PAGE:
Plenty of vendors tell unified communications managers that it's time to throw their wired desk phones in the trash, whether it's Microsoft and IBM pushing softphone applications on laptops or mobile carriers advocating smartphones. Ditching the desk phone is tempting, but is anyone really doing it?
"Although our desktops are stable, I don't think we're ready to take the leap to having both voice and data on one device, except in specific applications like road warriors," said Steve Brescia, manager of ITS enterprise architecture for New Jersey-based American Water.
There are tangible benefits to abandoning desk phones and using a mix of desktop and mobile UC clients. A desk phone is a relatively pricy piece of hardware that requires a company to pull additional cables to cubicles, and desk phones come with a certain amount of operational overhead for support and maintenance. A softphone deployment could be a cost-effective alternative. Desktop administrators can quickly install a VoIP client on users' computers and equip them with a relatively cheap and easy to use headset that they can plug in to a USB port. .Software clients are also very portable, enabling a user with a laptop or smartphone to stay connected anywhere on the enterprise network. Vendors that generate reliable revenue from desk phone sales, such as Cisco Systems and Avaya, may not advocate a transition to softphones, but some unified communications vendors have a vested interest in pushing toward softphones and mobile clients. It's important to consider the messenger when discussing any kind of transition from desk phones.
“There are two types of companies that think the desk phone’s days are numbered: software-centric UC solution developers -- as opposed to PBX-centric ones -- and mobile operators,” said Brian Riggs, research director for enterprise communications at Current Analysis.
Software-centric UC vendors claim their UC soft clients are satisfactory replacements for desk phones, he said. Mobile operators, of course, would push enterprises to a smartphone solution, with the mobile device connecting to a cloud-based UC offering.
Despite the marketing and the promises of savings, the majority of enterprises are sticking with the desk phone.
“Most of the telephony vendors saw healthy double-digit growth in IP desktop devices in 2010, and the market is expected to grow considerably within the coming years,” said Alaa Saayed, industry analyst for unified communications at Frost & Sullivan. There are indications that softphone clients are actually gaining traction, Saayed said. But IP desk phones will be the major endpoint for enterprise unified communications for some time to come, he said.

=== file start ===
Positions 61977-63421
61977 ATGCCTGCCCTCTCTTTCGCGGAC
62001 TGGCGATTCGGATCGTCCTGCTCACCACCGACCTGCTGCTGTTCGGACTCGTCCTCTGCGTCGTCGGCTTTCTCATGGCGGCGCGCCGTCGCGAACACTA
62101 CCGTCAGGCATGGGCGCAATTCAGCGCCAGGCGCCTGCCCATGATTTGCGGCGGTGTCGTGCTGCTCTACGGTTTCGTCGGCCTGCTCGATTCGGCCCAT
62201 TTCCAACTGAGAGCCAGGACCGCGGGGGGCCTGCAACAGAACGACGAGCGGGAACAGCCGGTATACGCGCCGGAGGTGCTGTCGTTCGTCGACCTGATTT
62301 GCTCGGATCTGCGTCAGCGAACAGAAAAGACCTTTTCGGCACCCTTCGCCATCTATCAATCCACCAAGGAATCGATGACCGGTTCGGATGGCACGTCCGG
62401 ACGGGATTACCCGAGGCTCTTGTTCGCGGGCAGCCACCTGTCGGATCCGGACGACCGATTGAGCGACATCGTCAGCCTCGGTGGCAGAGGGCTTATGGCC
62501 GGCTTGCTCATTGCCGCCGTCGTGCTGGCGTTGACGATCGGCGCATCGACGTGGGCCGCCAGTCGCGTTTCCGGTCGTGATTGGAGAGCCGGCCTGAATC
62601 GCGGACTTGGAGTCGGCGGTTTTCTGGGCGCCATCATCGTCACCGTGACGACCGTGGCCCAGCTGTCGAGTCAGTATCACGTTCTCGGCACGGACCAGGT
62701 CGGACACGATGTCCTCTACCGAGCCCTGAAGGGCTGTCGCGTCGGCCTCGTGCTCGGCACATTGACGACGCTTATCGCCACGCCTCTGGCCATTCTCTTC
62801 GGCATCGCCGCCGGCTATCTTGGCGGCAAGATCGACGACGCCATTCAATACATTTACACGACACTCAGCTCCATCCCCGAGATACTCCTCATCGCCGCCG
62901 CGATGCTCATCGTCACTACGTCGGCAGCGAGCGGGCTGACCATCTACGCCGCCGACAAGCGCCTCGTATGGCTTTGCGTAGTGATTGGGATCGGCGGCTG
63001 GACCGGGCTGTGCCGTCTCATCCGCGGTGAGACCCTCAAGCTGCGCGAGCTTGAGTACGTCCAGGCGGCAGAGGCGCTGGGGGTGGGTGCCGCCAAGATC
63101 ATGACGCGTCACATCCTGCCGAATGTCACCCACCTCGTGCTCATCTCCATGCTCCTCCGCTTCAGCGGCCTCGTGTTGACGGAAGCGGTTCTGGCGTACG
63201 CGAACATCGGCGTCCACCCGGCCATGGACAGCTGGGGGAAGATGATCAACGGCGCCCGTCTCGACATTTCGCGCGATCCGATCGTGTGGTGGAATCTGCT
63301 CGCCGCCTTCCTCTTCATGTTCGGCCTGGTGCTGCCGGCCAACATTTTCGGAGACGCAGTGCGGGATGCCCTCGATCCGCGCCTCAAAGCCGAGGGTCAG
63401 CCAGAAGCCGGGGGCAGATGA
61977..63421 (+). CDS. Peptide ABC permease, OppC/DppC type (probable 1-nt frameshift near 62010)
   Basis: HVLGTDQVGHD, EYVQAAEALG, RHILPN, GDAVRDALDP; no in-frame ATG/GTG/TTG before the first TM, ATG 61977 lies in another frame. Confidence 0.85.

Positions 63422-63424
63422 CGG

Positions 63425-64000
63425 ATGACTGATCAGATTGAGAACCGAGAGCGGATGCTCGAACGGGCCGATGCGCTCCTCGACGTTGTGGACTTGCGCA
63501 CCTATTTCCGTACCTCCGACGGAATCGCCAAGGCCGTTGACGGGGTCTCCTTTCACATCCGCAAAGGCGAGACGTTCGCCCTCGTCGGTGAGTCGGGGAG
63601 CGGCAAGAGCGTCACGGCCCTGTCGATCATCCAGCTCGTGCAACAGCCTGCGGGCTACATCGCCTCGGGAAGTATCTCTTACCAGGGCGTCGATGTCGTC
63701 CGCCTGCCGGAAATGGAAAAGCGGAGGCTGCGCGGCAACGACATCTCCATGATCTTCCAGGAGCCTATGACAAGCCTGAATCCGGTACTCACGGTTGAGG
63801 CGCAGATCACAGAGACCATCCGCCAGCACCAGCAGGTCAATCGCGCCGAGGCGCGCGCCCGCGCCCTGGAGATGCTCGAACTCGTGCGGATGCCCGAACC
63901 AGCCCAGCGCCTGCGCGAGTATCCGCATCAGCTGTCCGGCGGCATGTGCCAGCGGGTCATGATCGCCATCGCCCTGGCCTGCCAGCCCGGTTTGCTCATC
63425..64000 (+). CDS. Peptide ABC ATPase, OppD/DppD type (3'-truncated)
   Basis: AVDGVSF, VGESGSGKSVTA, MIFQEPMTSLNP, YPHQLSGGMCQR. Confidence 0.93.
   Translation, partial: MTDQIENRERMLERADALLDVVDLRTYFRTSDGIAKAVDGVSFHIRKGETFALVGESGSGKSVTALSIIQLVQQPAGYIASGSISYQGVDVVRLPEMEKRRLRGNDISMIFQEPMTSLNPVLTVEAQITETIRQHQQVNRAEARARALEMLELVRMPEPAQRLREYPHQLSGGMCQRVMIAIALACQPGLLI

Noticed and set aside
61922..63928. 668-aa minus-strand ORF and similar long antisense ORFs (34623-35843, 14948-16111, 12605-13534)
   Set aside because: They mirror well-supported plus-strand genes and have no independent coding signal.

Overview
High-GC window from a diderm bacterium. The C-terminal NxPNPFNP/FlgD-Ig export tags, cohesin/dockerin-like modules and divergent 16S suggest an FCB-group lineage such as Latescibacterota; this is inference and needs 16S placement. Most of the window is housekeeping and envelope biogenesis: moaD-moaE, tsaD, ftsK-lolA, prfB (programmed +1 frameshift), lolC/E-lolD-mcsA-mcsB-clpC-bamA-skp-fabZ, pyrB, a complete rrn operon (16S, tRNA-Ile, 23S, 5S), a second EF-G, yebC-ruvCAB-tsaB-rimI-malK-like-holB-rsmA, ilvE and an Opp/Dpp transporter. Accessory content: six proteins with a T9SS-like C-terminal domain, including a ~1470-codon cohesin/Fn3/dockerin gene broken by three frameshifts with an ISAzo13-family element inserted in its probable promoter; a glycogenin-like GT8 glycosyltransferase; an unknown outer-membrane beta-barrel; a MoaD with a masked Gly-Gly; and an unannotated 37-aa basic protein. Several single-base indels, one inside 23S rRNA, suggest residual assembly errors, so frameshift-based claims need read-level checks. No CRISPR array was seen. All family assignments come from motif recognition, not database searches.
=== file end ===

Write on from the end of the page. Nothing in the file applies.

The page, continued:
The problem with softphones
The end users are the major stumbling block for UC managers who want to transition to softphones. While the cost savings and benefits of an all-software solution may appeal to IT and finance departments, many users resist dumping the desk phone into the trash.
“We've heard one enterprise say that while 70% of managers wanted to consolidate devices, 70% of end users didn't,” Saayed said.
For many users, desk phones are simply the easiest and quickest way to make and receive calls. A user can make and receive calls on a desk phone while his laptop is still booting up in the morning. The desk phone is also a familiar device to most users, with a proven form factor that goes back decades. Likewise, while mobile UC clients are gaining traction, Saayed believes that the reality for many enterprises does not support an across the board mobile UC client approach. “Eighty percent of worldwide office workers are desk-bound the majority of the time,” said Saayed. So converting to mobile UC clients on smartphones is in many cases impractical.
The future of the desk phone
Rather than disappearing, the enterprise desk phone is changing roles, Riggs said. Some unified communications vendors, such as Aastra and Cisco, are offering desk phones that also support native video conferencing, while others are seeing tablets like the iPad as a new type of endpoint device that supplements the laptop and the desk phone.
Many UC vendors also like to showcase feature integration between desk phones and desktop-based laptop functionality, whereby users can click to call from their computers and run the call through a desk phone.
“More companies will support mixed environments; where some users have UC clients only, others have cell phones only, and others traditional desk phones only,” said Riggs. These mixed environments will be particularly challenging to the UC team because the team will have to support multiple applications on multiple devices for different user groups. These mixed environments will require careful planning and a good understanding of the communications needs of different types of workers.